- French Directory
French Directory Executive Government of the First French Republic In office
2 November 1795 – 10 November 1799
Preceded by National Convention Succeeded by French Consulate
with Napoleon Bonaparte as First Consul
The Directory (French: Directoire exécutif) was a body of five Directors that held executive power in France following the Convention and preceding the Consulate. The period of this regime (2 November 1795 until 10 November 1799), commonly known as the Directory (or Directoire) era, constitutes the second to last stage of the French Revolution.
The Directory era itself is further split into two eras, the First Directory and the Second Directory, divided by the Coup of 18 Fructidor.
Constitution of Year III
Under the French Constitution of 1795, qualified property holders elected 750 legislators, who divided themselves into the Council of Five Hundred and the Council of Ancients. This bicameral legislature had a term of three years, with one-third of the members renewed every year. The Ancients held a suspensory veto, but possessed no initiative in legislation.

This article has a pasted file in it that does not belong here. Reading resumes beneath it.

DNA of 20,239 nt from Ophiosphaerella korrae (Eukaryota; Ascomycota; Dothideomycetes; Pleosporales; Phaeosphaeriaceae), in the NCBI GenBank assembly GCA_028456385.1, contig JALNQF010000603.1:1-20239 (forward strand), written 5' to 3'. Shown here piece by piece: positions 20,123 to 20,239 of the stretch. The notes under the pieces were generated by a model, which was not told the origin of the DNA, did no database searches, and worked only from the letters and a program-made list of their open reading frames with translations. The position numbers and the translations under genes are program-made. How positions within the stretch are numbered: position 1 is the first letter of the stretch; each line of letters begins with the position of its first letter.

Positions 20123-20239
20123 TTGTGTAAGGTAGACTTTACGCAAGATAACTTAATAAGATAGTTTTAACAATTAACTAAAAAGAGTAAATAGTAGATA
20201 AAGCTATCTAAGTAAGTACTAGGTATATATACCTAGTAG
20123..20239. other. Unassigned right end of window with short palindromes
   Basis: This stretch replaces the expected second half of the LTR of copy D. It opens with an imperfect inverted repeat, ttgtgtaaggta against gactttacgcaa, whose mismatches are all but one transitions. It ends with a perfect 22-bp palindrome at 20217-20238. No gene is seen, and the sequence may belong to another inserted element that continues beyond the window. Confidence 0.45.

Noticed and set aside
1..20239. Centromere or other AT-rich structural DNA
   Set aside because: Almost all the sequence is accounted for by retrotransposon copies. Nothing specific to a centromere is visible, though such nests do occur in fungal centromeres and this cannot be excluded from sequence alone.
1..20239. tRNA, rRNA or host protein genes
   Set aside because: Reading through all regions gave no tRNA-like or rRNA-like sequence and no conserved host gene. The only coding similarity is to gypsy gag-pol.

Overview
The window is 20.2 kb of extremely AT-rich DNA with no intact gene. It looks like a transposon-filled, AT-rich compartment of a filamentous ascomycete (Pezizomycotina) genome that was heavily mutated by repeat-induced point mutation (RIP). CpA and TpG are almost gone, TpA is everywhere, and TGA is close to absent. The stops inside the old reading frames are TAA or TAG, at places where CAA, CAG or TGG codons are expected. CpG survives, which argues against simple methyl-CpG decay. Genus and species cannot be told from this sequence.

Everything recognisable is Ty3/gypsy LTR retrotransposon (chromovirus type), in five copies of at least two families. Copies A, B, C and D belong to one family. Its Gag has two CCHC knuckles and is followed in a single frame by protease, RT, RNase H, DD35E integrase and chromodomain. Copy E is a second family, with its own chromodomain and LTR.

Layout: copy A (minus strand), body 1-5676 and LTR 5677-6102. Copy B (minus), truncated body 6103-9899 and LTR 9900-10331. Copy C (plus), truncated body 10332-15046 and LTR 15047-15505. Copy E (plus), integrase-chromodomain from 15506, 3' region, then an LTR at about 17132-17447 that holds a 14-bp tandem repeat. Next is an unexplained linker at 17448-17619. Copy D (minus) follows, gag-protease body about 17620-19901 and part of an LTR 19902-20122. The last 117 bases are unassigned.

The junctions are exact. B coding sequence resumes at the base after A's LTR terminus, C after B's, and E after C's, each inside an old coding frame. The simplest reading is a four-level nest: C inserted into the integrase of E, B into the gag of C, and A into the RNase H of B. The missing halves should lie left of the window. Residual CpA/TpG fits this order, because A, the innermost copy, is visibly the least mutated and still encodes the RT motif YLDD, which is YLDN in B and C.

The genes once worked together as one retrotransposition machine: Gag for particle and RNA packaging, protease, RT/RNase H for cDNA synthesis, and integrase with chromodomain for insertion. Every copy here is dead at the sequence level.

The constitution specified the executive as consisting of five directors, chosen by the Ancients out of a list sent to them by the Five Hundred. One director faced retirement each year. Ministers for the various departments of State aided the directors. These ministers did not form a council or cabinet and had no general powers of government.
The system made provision for the stringent control of all local authorities by the central government. Since the new constitution sought to create a separation of powers, the directors had no voice in legislation or taxation, nor could directors or ministers sit in either house. The law guaranteed freedom of religion, freedom of the press, and freedom of labour, but forbade armed assemblies and even public meetings of political societies. Only individuals or public authorities could tender petitions.
From the beginning, however, circumstances restricted the free play of the constitution. The Convention had acquired so much unpopularity that, if its members had retired into private life, they would have courted danger and risked the undoing of their work. Therefore a decree required that two-thirds of the first legislature must come from among the members of the Convention.